President's Rx: Teen Mental Health

The challenges teenagers face today are anxiety provoking. Bullying, peer pressure, hormonal changes — the emotional fallout from these things can lead to conditions like depression or cause teens to turn to unhealthy coping mechanisms like smoking, drinking, drugs or sex.

According to the National Institute of Mental Health, about 11 percent of adolescents have a depressive disorder by the age of 18. Girls are more likely than boys to experience depression, and the risk for depression increases, as a child gets older.

Here are some tips on raising emotionally healthy kids:

Communication. Find a time to talk when life topics are "fresh," like on the ride home from school. And make dinner a time to discuss everyone's day.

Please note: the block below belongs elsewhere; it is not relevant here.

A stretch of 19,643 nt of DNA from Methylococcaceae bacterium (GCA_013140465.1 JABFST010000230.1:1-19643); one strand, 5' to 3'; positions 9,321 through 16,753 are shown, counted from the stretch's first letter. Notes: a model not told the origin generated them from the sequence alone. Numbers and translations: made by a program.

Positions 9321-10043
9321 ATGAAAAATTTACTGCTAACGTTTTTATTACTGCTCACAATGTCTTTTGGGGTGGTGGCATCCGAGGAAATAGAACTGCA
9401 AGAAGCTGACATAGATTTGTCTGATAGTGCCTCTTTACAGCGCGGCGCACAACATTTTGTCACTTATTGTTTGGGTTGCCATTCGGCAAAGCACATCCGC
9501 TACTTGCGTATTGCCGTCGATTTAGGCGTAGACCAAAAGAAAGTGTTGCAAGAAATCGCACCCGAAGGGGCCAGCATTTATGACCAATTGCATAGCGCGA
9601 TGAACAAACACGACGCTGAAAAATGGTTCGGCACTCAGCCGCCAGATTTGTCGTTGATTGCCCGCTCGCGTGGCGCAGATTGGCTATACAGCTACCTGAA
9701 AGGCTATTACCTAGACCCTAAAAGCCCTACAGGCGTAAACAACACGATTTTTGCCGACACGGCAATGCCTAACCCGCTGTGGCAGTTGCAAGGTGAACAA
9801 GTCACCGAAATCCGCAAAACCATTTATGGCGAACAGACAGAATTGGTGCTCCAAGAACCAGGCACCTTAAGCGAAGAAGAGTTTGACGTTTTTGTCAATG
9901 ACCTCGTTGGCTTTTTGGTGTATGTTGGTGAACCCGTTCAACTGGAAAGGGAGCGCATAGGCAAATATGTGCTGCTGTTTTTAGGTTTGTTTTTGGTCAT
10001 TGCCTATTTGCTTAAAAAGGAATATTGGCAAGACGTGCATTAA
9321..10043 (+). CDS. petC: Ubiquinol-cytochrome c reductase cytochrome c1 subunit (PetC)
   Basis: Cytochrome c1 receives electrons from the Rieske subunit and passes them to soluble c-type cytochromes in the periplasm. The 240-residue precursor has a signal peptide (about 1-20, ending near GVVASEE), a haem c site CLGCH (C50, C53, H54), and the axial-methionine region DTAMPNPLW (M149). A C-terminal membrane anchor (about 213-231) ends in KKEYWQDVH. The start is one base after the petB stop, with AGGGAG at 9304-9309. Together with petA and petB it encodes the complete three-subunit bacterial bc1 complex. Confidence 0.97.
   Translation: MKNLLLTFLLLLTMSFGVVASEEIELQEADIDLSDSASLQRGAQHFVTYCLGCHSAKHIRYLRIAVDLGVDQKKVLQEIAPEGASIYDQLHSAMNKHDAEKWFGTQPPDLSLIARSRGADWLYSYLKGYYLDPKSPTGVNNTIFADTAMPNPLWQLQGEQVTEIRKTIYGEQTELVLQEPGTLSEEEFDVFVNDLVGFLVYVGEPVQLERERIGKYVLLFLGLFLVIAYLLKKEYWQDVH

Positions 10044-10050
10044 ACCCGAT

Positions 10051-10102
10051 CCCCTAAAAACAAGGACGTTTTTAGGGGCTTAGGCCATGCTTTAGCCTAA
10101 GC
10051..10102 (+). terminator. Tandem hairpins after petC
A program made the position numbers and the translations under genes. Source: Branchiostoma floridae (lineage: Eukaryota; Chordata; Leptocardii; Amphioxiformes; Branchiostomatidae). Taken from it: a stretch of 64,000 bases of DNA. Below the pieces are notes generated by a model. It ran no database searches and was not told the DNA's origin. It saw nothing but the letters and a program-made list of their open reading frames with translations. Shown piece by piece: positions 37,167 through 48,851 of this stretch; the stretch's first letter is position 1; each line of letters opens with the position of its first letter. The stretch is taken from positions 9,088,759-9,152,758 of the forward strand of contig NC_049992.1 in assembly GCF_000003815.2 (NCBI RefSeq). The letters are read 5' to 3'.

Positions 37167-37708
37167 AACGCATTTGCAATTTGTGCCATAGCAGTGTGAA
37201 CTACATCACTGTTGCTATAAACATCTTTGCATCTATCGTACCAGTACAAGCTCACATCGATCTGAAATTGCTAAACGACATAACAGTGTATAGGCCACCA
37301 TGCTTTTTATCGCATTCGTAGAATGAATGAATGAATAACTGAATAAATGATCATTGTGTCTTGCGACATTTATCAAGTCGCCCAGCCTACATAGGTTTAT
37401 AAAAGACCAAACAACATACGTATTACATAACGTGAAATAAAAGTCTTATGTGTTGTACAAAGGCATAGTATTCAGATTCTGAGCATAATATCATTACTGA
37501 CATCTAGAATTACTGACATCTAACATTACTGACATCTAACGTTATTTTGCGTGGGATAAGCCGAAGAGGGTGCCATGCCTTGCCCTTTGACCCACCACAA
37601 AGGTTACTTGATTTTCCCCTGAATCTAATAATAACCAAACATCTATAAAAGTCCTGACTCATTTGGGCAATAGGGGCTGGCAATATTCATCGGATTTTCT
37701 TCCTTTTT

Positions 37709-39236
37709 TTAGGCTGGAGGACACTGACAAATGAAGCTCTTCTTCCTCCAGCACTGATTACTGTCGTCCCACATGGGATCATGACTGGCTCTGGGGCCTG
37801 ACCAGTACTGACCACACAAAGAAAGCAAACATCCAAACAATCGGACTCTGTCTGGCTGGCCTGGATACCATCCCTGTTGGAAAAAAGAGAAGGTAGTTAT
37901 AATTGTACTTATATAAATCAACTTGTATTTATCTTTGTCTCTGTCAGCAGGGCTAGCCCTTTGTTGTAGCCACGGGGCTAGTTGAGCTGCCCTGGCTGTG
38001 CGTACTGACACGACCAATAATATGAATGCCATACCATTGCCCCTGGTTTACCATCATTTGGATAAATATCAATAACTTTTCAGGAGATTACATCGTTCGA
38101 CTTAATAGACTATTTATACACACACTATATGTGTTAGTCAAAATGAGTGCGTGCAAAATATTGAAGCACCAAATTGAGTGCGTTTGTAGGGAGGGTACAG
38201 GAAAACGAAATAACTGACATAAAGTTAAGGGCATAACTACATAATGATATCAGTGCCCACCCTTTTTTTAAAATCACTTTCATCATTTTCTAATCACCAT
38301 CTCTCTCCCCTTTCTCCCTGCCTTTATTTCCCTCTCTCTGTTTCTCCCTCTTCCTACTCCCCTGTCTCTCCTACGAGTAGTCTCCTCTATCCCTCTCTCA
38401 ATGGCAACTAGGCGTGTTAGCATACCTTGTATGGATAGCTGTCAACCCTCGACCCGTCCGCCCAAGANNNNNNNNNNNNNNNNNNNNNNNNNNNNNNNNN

Expectations. You can't just be your teen's buddy; you need to be his or her advocate. Set rules and hold teens to them. If they break a rule, have a clear consequence.

Participation. Teens need to have positive outlets, like sports, music or art. They help to build self-esteem — by working hard to become proficient at something, teens develop a sense of accomplishment — and this also helps them to be organized.

Motivation. Encourage your teens when they struggle at home or at school. This helps them develop self-confidence in their own ability to handle life's situations.

Associations. Be sure to listen to that little voice inside telling you one of your teen's friends is up to no good. Your child also may have an uncomfortable feeling about the friend and just not know how to handle the situation. It's up to you to step in and take charge.

While the teenage years can be filled with sadness and irritability from time to time, if you notice your teen is struggling hopelessness, loss of interest in activities, or withdrawal from friends and family more than usual, talk to your pediatrician.